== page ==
Forget the weeds, nurture the wheat.

This is a reflection i will deliver at church this morning. These are the readings .

“The Spirit comes to the aid of our weakness”. May the Spirit bless this attempt to say something.

The parable of the weeds and the wheat seems to me to be a very relevant one for our time. We live in a society that seems intent on punishing people we deem weeds, without worrying too much about the incidental damage to any wheat in the equation. Many examples spring into my mind, but two in particular, because the newspapers whip up fear and hatred for these groups of people almost daily. The first is the fear of “terrorists” and the willingness to exclude and imprison all refugees in order to protect ourselves from some terrorists who may or may not be in the mix. The second is the assertion that many or most welfare recipients are cynically milking the system for money while neglecting their children. As someone who lives mainly among welfare recipients (and yes some of them are very troubled people, especially after years of hardship and broken hopes) I feel pain and despair at the hatred and judgement currently being directed against people who have the same desires as any of us, to give their children an education and to live life connected to other people.

It’s interesting that the gospel makes no mention of proportions of wheat to weeds. I’ve generally assumed that the weeds that contaminate the field are in the minority, that most of the field is wheat, but we do not know that. Either way it is not for us to try to judge, sanction or weed out the “bad people” in a group we are nurturing- we simply nurture and God does any sifting that is necessary- after the event. I wonder how many people who appear to be weeds, become wheat given enough nurture?

I wonder if I have started to look like wheat yet, for I surely was weed for most of my life.

Taking the same metaphor and bringing it closer in, each of us is also not purely wheat, or purely weeds but a complicated, impossible to unravel mix of both. Often we have been encouraged to be self-critical and try to “weed out” of ourselves any sins, impurities, smallness of heart or lack of faith. Often I despair that I work so hard to be a better person and all I get is compassion fatigue, or the mesmerising complexity of a world where I simply don’t know what is safe to believe or want or do.

What if I stop trying to “weed out” the parts of myself that I think are flawed or unacceptable and trust God that she has planted beautiful golden wheat in there, grains destined to become bread of life, along with Christ. God insists that there is something wholesome and good in me and you, something that can generously feed the world with beauty and truth. Sure there are weeds there too (once again we don’t know the specific proportion in each of us) but my job is to nurture the good and trust in it, and let God eventually sort the rest if it needs to be sorted. That’s not a cop out. If I believe in the wheat of myself then I will act out of the generosity of the swelling grain- I will know that I am not depleted when I love and trust other human beings and seek a gentler, more compassionate world.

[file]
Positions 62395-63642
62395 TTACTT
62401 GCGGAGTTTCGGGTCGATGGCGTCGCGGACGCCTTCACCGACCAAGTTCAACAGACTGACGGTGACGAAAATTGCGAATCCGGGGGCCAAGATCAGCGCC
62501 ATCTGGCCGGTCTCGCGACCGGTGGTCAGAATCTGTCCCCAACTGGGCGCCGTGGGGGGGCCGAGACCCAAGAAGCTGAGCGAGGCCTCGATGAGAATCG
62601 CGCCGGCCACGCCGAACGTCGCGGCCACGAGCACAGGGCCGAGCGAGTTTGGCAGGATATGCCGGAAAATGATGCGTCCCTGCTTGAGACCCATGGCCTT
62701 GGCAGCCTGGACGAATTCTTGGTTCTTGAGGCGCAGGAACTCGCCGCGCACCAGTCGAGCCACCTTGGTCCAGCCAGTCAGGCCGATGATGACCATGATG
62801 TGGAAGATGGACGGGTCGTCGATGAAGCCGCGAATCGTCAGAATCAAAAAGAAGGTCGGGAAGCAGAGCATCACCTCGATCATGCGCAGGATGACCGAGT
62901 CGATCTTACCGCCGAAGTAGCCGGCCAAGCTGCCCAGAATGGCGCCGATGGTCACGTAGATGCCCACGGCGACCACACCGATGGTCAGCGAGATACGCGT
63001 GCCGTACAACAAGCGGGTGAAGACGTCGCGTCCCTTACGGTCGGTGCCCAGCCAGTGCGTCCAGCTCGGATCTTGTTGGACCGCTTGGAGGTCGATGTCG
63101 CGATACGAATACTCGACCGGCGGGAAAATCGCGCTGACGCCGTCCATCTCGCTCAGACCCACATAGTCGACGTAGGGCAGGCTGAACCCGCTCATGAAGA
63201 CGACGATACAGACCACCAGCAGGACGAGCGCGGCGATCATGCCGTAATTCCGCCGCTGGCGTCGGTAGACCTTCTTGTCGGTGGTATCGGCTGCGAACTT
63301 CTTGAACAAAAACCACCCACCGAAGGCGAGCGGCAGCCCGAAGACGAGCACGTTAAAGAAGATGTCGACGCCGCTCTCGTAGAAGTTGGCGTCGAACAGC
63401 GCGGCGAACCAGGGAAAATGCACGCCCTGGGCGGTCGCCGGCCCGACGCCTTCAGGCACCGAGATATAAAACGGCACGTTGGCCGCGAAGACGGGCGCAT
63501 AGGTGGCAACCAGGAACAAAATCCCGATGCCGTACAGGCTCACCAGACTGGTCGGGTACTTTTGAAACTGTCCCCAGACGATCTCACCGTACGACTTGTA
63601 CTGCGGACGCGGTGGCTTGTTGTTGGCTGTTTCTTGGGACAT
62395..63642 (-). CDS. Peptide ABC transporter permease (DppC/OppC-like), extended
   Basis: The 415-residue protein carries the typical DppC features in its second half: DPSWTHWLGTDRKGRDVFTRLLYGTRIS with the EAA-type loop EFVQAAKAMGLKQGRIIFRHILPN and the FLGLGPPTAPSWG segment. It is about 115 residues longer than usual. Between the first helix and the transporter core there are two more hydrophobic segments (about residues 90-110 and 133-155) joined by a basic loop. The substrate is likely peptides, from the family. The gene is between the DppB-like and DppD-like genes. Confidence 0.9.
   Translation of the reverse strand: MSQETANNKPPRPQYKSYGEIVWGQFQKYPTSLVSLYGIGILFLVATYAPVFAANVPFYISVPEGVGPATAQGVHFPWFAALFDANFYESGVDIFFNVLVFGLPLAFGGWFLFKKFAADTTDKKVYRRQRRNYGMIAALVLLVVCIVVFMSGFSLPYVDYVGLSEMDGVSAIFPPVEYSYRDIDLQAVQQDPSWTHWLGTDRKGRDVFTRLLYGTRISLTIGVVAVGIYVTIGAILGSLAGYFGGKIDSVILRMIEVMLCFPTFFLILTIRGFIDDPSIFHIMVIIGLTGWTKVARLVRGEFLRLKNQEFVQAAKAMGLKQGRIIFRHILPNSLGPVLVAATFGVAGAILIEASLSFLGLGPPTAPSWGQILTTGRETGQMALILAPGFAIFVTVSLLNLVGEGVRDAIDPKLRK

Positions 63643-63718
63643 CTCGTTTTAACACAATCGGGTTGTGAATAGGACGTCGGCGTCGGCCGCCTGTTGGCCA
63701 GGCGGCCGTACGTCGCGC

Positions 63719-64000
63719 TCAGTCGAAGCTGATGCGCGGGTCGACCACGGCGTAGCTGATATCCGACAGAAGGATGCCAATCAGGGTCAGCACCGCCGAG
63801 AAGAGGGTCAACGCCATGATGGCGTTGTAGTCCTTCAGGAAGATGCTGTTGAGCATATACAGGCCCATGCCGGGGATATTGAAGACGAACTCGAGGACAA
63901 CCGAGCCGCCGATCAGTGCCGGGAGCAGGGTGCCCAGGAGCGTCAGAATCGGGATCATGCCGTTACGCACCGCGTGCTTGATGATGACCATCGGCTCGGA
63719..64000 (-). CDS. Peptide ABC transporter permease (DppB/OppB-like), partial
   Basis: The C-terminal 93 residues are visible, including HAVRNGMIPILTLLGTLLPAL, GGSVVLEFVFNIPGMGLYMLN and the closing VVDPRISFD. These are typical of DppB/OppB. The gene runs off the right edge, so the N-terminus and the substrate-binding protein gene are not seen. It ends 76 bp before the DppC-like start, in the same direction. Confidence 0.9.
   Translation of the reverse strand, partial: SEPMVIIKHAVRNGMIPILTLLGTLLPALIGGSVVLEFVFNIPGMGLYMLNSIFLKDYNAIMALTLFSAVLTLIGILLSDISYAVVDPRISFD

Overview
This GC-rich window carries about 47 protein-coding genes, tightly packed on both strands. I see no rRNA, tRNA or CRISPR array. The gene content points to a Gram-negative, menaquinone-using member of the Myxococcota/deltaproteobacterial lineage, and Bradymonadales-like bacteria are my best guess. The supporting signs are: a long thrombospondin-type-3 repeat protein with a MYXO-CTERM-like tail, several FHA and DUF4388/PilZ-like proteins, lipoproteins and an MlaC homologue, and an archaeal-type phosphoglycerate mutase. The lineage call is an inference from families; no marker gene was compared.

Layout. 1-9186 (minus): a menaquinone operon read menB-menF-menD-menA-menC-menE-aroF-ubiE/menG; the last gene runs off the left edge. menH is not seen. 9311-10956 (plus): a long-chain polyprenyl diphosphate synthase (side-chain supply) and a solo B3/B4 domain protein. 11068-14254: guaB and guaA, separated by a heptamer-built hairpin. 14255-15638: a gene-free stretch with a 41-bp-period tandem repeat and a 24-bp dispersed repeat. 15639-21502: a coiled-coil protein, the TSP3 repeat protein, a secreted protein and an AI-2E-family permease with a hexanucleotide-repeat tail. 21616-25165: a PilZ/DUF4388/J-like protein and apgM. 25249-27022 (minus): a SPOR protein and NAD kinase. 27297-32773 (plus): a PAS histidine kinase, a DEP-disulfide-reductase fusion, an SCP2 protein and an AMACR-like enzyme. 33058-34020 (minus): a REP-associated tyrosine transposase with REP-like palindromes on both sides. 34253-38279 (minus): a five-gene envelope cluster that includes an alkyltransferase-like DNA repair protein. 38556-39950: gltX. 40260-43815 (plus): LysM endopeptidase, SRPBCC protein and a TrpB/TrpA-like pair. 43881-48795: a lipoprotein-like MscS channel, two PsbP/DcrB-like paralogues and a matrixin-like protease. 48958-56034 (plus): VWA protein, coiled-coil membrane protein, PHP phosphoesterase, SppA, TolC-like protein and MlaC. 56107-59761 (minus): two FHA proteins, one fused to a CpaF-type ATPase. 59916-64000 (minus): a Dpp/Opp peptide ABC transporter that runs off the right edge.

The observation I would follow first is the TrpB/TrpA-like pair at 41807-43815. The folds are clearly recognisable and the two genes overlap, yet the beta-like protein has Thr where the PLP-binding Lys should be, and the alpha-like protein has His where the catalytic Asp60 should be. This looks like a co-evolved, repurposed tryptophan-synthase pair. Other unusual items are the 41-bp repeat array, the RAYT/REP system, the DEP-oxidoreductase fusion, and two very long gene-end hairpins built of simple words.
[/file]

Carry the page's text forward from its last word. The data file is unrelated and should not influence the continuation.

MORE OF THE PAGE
The kindom of God is not to be found in the act of judging and weeding, of keeping out unworthy types and outsiders. It is the tiniest mustard seed of possibility inside each of us. Mustard when it grows is a tenacious bush, even a weed- it gets into everything and the same birds that nest in it scatter the seeds far and wide. When I see a person who appears to my limited and prejudiced view to be a weed, then perhaps all the understanding I can summon up within myself is also tiny and insignificant like a mustard seed.

With God’s grace in my life, my mustard seed version of God’s love can grow into a real involvement in the lives of my neighbours, a genuine commitment to their well-being without patronage…the seeds spread also into their life, people can be transformed. As with a mustard plant we have little control of the process- growing things requires a measure of faith and hope.

My sister is a baker so I love Jesus’ third metaphor. I also have many memories of my mother staying up all night to bake bread. With her sourdough she made her own yeast, leftover from the previous batch of bread. It looked flaky and unassuming. In the same way the small generosity we can have toward each other can be small and initially almost powerless- maybe only the power of recognition to begin with.

This recognition is grounded in God’s great recognition of the wheat within us, the growth toward loving-kindness. Small and unassuming like yeast it begins, touching the flat, basic wheat and water of another person’s life; thus it swells into loaves. The bread of life.

It would be easy to focus on what we as individuals or as a society ought to do better. There is a place for critical reflection and for seeking to improve how we relate. But perhaps the call today is a more difficult one. Perhaps we can sit and become aware of the wholesome wheat that we are- in some significant proportion, each of us within ourselves. Forget the weeds for now, forget how you think you could or should be better and be joyful to be God’s wheat for a hungry world. Try to feel the joy of this being and ripening.

Then, when you are ready, I invite you to briefly share your own perspectives with the people sitting nearby.

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